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Guyanese Teen Accepted Into 8 Ivy Leagues and 13 Other Schools, Talks Sacrifices Made to Succeed

It is every parent’s dream for their child to attend a prestigious college or university. So when 17-year-old Kelly Hyles received offers from all eight Ivy League schools, imagine her mother’s surprise.

“I knew I had to at least get academic scholarships, if not need-based scholarships,” Kelly said in a WTVR television interview, adding that college application fees were waved due to her financial standing.

The “A” student received 21 acceptance letters from elite colleges and universities around the country, including MIT, Tufts and Johns Hopkins.

Kelly spent the first decade of her life in a small village called Vryheid’s Lust in Guyana. She currently lives in Queens, New York with her mother, who she said is her role model.

Kelly Hyles (left) got into all eight Ivy League schools, plus MIT, Tufts, Johns Hopkins ... the list literally goes on.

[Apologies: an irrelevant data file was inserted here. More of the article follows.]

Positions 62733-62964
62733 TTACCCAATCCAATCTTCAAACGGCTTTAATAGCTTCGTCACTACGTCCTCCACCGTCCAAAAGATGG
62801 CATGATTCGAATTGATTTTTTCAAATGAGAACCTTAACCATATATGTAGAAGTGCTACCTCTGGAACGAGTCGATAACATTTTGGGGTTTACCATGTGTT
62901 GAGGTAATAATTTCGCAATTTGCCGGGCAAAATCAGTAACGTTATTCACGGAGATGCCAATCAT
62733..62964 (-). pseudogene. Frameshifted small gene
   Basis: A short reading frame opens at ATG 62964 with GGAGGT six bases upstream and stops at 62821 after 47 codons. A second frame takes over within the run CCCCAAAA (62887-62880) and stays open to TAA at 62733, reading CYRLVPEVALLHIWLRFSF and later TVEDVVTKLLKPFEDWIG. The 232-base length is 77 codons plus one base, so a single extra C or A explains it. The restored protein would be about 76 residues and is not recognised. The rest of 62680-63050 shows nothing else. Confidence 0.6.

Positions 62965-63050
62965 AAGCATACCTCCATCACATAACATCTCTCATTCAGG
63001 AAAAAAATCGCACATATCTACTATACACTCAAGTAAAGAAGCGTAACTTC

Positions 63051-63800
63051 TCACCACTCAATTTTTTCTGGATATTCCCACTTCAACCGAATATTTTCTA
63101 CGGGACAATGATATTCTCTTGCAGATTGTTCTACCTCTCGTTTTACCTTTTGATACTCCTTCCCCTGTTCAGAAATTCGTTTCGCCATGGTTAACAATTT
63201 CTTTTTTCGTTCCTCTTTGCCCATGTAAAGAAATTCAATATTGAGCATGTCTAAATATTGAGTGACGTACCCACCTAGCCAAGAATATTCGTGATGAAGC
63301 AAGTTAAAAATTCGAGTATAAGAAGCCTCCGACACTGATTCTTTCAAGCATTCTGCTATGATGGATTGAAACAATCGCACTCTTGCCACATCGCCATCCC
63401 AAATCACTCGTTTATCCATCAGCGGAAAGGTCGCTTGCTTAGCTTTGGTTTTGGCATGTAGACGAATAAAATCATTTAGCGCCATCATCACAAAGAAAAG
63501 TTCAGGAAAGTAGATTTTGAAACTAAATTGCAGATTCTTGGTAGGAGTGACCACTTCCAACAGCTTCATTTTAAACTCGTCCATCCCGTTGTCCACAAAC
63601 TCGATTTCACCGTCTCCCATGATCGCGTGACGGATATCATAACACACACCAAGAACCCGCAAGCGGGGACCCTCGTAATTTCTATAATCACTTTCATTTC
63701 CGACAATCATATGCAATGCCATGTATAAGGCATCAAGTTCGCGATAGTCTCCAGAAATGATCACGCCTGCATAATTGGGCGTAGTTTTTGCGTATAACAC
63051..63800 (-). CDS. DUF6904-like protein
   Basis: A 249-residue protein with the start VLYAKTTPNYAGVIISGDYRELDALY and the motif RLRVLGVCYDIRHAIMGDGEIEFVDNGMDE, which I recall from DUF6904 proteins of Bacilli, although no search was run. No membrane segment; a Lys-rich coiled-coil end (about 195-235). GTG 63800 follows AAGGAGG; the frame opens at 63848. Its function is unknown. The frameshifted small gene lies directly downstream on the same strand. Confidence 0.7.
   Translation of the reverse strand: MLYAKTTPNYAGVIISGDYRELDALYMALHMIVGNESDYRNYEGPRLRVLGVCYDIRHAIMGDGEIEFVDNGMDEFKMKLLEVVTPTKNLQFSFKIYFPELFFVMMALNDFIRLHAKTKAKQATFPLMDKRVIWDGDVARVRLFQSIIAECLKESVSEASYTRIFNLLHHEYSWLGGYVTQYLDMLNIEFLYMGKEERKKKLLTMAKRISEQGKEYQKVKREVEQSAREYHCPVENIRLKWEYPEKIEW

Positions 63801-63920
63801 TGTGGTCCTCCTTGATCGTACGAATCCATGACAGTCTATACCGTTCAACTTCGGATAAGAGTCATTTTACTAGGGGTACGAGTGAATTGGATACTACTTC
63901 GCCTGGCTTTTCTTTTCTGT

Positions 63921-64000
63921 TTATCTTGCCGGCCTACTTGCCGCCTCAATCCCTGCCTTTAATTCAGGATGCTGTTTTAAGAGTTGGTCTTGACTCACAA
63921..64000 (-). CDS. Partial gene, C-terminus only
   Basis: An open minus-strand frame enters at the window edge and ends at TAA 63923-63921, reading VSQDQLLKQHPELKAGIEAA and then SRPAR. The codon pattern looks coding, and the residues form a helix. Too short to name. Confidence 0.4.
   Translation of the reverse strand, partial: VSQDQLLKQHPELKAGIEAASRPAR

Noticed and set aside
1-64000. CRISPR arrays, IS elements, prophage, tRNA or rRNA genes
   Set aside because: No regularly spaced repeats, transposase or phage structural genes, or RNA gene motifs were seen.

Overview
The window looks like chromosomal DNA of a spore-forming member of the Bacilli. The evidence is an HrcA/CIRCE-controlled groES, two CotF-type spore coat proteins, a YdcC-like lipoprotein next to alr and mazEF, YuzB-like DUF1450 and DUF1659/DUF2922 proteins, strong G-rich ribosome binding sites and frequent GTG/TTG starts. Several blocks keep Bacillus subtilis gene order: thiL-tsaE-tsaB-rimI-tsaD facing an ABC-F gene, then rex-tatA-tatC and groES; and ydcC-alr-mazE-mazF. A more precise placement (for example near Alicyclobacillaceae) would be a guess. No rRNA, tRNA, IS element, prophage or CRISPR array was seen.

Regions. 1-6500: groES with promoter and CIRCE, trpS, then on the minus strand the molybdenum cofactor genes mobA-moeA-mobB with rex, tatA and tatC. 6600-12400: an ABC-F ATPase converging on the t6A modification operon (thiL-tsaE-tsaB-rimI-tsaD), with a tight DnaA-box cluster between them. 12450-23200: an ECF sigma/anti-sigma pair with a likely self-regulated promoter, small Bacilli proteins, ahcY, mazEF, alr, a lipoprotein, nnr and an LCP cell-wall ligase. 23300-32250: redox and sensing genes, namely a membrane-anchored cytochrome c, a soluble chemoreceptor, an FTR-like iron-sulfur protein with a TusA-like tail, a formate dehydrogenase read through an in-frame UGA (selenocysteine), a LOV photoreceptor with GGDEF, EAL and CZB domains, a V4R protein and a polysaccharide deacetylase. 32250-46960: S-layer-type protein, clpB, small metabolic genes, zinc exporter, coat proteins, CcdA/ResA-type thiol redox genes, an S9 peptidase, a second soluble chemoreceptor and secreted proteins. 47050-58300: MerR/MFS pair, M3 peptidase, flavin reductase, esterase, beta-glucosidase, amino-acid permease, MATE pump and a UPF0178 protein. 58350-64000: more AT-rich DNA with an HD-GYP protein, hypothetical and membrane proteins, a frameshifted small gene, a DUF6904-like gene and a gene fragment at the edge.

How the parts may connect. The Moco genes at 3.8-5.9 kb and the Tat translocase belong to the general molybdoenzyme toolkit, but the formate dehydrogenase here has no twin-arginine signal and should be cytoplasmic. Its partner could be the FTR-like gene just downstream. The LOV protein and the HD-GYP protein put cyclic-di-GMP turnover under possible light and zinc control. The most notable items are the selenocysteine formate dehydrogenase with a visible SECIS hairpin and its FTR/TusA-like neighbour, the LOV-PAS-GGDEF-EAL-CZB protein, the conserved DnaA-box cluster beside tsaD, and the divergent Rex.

Kelly Hyles (left) received offers to all eight Ivy League schools, and mom (right).

While the star student openly admits that getting accepted into so many schools didn’t require much work, she later said it has required “a lot of sacrifices” and preparation.

“My biggest sacrifice was sleep,” she said to WTVR, adding that she averages about five hours of sleep a night. “Sometimes, I wanted to sleep late or go to the movies or a party with my friends, but I had to prioritize,” Kelly said.

Some would say her commute to school is sacrifice enough. The senior commutes an hour and a half every day to the High School for Math, Science and Engineering in Harlem, one of New York’s nine specialized high schools.

While she is one of less than two dozen Black students in her senior class, which has more than 130 people, she made it a pivotal goal to replace self-doubt with confidence. The Ivy League recipient and two other students started a Black Student Union at her high school in 2014, and for three summers she spent every weekday mentoring students at her former Brooklyn middle school. She also partnered with the DREAM program, which prepares students for the Specialized High School Admissions Test.

Kelly confessed that she wasn’t the best standardized test-taker when she took the SAT in May 2015. She told WTVR that the scores left her feeling discouraged until she retook the test and did much better. She said she pushed herself to apply “street smarts” with “book smarts.”

“I heard stories of people that made amazing grades that didn’t get into the colleges they wanted,” she said.

Kelly applied to 22 schools and was wait-listed only at Stanford University. Though Harvard has been her dream school, she is considering all of her options.

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